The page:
Tragi-comedy Little Voice is a big hit for PODS team
The run of excellent stage productions from the Peterborough Operatic and Dramatic Society (PODS) continued last week at the Key Theatre Studio with The Rise and Fall of Little Voice.
It is a classic of recent times, perhaps best known for the 1998 film starring Michael Caine, but the tragi-comedy works very well on stage.
And the genre is seen at its best in the performance of Amanda Villamayor as permasozzled dreamer Mari Hoff. Her physicality lends itself perfectly to the extrovert, larger-than-life character and she generates the most laughs, many at the expense of friend and neighbour the zombielike introvert Sadie, played very straight faced by Heather Knapp.
Mari’s torchlit breakdown, when her world comes crashing down, is a highlight.
The object of Mari’s longing is small-time theatre agent Ray Say, who as anyone who knows the story will know, is only interested in Mari’s daughter, and making money out of her hidden singing talent. Doug Pattie plays the con- niving, charming Ray well, but could have been meaner when he heartlessly dumps Mari in what should have been a very powerful scene.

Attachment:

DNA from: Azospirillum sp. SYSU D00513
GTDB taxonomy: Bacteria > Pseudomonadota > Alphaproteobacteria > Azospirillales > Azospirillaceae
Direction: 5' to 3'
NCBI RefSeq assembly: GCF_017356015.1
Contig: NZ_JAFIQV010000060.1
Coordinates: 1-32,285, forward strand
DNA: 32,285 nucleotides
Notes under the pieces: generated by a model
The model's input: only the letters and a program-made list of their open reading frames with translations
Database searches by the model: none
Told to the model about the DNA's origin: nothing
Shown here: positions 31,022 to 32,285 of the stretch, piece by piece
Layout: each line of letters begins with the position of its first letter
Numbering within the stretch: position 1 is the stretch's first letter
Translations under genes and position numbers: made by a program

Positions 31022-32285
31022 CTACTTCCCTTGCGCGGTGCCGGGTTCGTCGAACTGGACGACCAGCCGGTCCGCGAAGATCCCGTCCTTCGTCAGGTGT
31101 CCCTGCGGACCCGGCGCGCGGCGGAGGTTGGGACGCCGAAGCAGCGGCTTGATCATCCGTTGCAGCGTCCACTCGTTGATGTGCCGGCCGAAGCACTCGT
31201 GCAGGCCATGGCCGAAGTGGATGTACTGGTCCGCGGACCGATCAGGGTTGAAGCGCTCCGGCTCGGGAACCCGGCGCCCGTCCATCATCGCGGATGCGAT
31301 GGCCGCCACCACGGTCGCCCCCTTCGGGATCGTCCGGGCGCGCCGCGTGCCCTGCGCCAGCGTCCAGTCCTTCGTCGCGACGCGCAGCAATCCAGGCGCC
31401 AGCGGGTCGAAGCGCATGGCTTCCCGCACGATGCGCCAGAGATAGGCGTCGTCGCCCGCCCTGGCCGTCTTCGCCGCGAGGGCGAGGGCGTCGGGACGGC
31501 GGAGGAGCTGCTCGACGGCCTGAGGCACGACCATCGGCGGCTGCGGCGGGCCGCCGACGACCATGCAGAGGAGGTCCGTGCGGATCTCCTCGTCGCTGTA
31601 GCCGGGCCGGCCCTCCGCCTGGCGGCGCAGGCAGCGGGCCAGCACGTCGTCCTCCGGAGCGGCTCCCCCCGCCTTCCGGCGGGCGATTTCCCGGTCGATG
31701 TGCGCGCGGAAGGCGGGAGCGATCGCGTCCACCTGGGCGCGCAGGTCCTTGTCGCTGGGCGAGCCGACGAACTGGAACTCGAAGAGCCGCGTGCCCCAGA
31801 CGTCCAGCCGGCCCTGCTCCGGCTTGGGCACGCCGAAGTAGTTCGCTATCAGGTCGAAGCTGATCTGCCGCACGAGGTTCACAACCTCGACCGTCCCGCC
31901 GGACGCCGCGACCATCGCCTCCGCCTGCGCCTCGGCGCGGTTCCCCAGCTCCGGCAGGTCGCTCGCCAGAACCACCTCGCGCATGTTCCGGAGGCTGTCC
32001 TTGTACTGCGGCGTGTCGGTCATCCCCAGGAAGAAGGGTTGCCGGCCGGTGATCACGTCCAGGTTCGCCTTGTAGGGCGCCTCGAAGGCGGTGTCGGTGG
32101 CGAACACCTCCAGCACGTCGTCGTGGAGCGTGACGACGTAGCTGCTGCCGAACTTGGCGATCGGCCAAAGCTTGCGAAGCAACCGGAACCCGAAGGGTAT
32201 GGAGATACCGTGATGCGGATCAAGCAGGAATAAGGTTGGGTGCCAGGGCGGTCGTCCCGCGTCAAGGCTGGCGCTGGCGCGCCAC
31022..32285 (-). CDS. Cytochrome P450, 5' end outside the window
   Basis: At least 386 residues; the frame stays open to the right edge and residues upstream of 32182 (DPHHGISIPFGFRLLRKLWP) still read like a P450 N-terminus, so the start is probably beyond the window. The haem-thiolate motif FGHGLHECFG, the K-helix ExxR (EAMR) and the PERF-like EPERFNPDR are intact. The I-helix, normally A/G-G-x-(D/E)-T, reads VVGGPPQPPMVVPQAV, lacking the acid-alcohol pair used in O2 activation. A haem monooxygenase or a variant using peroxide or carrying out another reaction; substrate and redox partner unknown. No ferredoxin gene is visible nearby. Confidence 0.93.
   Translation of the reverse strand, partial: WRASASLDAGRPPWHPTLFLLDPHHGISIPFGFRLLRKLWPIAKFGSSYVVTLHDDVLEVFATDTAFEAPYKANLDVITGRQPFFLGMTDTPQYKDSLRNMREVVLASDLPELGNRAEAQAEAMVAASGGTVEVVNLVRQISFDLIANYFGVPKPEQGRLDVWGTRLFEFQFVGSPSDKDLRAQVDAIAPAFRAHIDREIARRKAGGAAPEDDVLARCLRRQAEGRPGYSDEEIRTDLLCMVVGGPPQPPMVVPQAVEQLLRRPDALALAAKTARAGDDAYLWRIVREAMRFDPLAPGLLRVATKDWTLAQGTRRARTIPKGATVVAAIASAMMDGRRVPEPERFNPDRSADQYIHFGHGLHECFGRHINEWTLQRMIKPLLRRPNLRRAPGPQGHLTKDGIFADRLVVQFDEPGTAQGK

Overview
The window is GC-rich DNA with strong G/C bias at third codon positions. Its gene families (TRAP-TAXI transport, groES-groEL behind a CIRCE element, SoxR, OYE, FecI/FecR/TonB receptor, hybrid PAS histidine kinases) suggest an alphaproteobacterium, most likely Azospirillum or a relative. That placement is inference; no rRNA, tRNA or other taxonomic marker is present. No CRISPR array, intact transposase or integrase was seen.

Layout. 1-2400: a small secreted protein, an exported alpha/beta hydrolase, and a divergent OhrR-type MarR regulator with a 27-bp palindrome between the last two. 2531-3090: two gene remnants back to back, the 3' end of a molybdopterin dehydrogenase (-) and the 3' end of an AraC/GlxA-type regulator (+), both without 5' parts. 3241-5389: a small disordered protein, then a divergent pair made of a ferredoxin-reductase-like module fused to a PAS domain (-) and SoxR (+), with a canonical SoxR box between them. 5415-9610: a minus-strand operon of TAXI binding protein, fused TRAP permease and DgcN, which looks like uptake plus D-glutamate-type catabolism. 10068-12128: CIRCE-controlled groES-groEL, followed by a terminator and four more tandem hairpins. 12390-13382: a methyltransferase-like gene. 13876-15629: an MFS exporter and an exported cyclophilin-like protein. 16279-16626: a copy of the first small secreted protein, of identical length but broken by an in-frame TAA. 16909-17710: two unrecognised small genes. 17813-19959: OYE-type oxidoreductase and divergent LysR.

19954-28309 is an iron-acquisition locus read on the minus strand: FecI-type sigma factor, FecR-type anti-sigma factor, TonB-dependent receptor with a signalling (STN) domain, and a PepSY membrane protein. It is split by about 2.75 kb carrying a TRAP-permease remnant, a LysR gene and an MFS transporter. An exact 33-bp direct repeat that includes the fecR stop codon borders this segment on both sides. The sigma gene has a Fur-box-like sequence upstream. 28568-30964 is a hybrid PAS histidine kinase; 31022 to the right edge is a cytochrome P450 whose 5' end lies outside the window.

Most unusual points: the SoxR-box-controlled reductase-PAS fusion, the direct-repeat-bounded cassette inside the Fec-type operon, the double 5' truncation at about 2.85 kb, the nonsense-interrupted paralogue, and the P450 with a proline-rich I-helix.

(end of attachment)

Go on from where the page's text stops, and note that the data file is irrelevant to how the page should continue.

Little Voice, the timid recluse with an unexpected and extraordinary talent - doesn’t stretch Claire Brough but she does get a chance to show off a great singing voice with excerpts of instantly recognisable songs from Bassey, Garland and Monroe (her character’s idols).
Harvey Jones is charming as LV’s shy friend and wouldbe love interest Billy, while Alex Broadfield is spot on with his portrayal of northern working men’s club supremo and compere Mr Boo.
It is a clever set, and well lit, so credit too to the off-stage team, including Jennie Dighton, who only took over as director last month, when Sandra Samwell was diagnosed with leukaemia. Sadly, Sandra died last weekand tribute was paid to her role with PODS prior to curtain up. A collection was also taken for blood cancer charity Bloodwise.
PODS’ next production will be 9 to 5 The Musical at the Cresset in spring next year.
Review: Brad Barnes